Tuesday, November 4, 2008

brush clearing

Yesterday I took my crew up to Newark, Delaware to test around an old box factory that may be torn to build an office complex. The caretaker was a sort of personal metaphor for the decline of industrial America: he worked at the factory when it made boxes, he oversaw the removal of the machinery, and now he oversees the maintenance of the empty building and opens the doors for potential buyers and other busybodies. Like a character in a Michael Moore documentary.

Turns out that part of the property behind this factory building was overgrown with a thorny tangle of wild roses (how much breath I've wasted cursing the people who planted those imported weeds as hedges, thus spreading them across middle America), small pear trees, honeysuckle, and blackberries. There was no way to get in except by cutting a path. S0 I walked across the street to the Southern States and bought two machetes. The blades of these were mysteriously coated with some sort of rubbery plastic, which I had to rub off on a rock to expose the cutting edge. I'm sure lawyers are involved in this somehow. Machete in hand, I waded into the brier patch, hacking at the thorny canes that tore my clothes and skin. A haiku came to mind:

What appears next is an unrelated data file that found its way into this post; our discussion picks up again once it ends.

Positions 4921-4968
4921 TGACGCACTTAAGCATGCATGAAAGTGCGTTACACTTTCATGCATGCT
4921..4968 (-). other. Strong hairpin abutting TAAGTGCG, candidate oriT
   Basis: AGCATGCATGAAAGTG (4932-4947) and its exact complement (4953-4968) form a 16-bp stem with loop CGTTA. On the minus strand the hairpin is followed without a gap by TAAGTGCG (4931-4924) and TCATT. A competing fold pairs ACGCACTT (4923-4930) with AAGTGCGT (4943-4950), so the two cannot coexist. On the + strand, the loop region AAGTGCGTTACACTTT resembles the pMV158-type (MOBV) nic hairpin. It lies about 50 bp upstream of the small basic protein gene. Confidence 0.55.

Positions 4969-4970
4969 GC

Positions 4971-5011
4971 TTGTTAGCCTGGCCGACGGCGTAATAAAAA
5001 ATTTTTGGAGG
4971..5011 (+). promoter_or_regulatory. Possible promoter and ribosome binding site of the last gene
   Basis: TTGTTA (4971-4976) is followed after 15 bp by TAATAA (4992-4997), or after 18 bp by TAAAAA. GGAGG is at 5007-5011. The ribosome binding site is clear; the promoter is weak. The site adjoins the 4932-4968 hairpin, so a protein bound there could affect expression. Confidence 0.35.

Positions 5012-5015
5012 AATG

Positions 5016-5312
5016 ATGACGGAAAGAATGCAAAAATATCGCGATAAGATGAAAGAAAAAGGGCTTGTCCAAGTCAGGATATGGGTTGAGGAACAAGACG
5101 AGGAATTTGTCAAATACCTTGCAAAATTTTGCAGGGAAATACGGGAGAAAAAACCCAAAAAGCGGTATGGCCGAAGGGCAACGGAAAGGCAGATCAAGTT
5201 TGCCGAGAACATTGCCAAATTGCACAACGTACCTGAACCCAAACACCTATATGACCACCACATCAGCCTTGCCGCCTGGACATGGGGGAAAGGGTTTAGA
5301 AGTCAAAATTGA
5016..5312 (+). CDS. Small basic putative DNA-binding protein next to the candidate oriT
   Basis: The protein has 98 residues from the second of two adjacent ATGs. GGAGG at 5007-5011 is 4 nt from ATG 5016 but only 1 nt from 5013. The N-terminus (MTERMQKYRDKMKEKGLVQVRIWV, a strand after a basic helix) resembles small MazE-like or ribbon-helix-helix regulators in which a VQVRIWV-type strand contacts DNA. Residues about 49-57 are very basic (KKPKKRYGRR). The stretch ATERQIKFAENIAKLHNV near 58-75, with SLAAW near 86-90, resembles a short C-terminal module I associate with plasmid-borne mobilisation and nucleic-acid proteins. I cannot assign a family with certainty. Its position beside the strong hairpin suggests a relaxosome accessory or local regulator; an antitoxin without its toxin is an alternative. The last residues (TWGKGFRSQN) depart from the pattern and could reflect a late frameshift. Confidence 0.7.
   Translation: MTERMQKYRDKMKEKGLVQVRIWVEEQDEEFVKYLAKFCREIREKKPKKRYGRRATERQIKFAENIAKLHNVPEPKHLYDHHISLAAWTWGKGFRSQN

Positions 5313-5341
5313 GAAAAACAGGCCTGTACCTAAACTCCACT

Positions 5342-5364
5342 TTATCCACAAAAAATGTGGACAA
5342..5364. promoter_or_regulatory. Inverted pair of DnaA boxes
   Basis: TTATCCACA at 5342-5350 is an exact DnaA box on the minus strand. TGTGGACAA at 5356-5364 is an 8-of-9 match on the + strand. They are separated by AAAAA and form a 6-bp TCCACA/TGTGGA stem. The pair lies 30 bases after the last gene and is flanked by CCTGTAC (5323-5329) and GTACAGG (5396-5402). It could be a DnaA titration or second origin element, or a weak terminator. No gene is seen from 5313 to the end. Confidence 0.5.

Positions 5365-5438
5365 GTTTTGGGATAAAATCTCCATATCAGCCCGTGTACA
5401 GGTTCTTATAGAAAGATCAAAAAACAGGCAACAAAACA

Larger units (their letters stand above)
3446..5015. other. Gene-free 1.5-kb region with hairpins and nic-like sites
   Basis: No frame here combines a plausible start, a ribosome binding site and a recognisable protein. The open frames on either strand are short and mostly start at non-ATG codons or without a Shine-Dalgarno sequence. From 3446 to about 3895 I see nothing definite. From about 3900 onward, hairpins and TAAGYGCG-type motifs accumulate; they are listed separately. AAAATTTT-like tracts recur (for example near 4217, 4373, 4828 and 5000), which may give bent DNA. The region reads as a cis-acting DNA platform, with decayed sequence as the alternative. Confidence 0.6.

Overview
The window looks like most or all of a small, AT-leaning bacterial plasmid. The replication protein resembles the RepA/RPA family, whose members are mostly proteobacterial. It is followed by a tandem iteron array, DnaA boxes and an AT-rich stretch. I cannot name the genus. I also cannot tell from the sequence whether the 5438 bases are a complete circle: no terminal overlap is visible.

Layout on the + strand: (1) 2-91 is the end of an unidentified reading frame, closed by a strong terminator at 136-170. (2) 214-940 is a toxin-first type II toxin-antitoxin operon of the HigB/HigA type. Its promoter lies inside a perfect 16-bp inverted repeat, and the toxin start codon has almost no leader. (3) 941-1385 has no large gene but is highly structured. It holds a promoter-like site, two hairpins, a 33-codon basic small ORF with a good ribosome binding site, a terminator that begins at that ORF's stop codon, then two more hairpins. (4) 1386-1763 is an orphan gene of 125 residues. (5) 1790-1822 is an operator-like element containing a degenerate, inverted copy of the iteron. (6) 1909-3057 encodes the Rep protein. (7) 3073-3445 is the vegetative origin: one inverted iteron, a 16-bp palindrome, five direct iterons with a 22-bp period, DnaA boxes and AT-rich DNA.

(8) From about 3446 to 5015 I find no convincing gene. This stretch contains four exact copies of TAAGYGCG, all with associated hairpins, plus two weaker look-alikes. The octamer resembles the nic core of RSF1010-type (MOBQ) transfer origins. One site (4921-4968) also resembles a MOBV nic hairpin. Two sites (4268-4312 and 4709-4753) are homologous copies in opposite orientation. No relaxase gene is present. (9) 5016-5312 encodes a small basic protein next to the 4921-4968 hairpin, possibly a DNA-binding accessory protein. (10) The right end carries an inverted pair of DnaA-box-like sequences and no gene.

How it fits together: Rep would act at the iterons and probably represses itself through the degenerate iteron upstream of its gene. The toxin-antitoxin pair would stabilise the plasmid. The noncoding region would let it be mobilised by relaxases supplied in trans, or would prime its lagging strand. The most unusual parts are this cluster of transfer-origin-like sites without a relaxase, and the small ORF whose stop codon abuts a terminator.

Rose hips are lovely
Shining red in the dense brush
Behind, always thorns


I cut the rose canes
Though they slash at my bare arms
Steel beats wood again

Later on, I mused that I was communing with our current President, who is said to greatly enjoy cutting brush on his Crawford ranch. It is rather fun, actually.

I wondered, does he compose haiku as he works? Perhaps

Bombs fall everywhere
I destroy evildoers
Mission accomplished

Or maybe

I hunt bin Laden
In caves, over mountaintops,
He gets away.


Governing is hard
I should have studied harder
Oh well, too late now

Well, probably not.

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